Wagner group chief Prigozhin expected to avoid criminal charges and instead be exiled, report
Those who marched with Prigozhin will also avoid criminal prosecution.
The Wagner group chief Yevgeny Prigozhin, who led an alleged uprising against the Russian government, is likely not to face criminal charges and will instead be exiled, according to the Kremlin.
Kremlin spokesman Dmitri Peskov stated on Saturday that the criminal case against Prigozhin will be dropped, according to a report from The New York Times. He is expected to go to Belarus.
It was reportedly negotiations between Prigozhin and President Aleksandr Lukashenko of Belarus that led to the apparent agreement to end the security crisis that has gripped Russia and the world, and helped resolve the situation without armed fighting, according to the Times.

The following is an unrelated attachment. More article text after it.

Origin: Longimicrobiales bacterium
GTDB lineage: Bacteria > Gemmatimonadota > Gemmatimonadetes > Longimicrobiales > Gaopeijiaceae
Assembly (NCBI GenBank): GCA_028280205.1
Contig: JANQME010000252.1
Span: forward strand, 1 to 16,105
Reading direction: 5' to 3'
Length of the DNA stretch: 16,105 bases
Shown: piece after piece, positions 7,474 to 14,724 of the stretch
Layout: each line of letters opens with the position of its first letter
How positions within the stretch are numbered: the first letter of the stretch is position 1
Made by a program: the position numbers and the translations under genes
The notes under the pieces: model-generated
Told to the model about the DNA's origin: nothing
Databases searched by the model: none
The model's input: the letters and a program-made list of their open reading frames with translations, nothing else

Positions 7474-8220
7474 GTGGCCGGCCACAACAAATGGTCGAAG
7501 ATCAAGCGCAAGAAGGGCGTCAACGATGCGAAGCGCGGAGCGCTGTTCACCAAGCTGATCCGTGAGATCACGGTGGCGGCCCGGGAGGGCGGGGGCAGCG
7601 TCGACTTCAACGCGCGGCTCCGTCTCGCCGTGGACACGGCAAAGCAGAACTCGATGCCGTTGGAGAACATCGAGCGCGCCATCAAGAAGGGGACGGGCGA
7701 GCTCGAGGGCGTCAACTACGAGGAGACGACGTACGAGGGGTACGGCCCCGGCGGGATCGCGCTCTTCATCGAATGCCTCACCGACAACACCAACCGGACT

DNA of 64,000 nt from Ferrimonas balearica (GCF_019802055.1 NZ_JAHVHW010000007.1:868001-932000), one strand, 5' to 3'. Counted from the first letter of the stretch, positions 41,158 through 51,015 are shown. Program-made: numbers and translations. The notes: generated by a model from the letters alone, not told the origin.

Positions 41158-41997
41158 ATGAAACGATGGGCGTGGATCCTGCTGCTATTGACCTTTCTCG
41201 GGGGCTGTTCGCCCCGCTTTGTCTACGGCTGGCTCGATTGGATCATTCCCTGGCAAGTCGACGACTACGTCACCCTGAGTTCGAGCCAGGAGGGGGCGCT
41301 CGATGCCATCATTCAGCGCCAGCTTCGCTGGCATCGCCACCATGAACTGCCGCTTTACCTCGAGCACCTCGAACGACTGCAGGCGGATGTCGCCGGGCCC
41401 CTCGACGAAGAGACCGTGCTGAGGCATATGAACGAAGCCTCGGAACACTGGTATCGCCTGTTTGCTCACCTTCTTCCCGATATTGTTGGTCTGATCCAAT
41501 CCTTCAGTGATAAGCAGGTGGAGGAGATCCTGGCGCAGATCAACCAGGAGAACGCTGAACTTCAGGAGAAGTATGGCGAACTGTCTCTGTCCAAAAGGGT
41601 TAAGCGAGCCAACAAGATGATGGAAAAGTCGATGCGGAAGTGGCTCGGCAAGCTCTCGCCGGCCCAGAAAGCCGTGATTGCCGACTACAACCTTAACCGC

Those who marched with Prigozhin will also avoid criminal prosecution, according to reports.
Prigozhin on Saturday ordered his mercenary forces to turn back and return to their bases, and stop heading toward Moscow.
Early reports of Russian President Vladimir Putin fleeing Moscow were denied by his spokesperson.
Before the armed rebellion was called off, Moscow Mayor Sergei Sobyanin urged Russian residents to stay off the roads and declared Monday to be a non-working day for most residents, with exceptions for public service jobs and industrial enterprises.
Prigozhin has long feuded with the Ministry of Defense over its prosecution of the war in Ukraine. On Friday night, tensions reached a boiling point as Prigozhin announced he had withdrawn his forces from Ukraine and entered Russia via Rostov, CNN reported. He accused the Kremlin of attacking his men, which the government has strongly denied.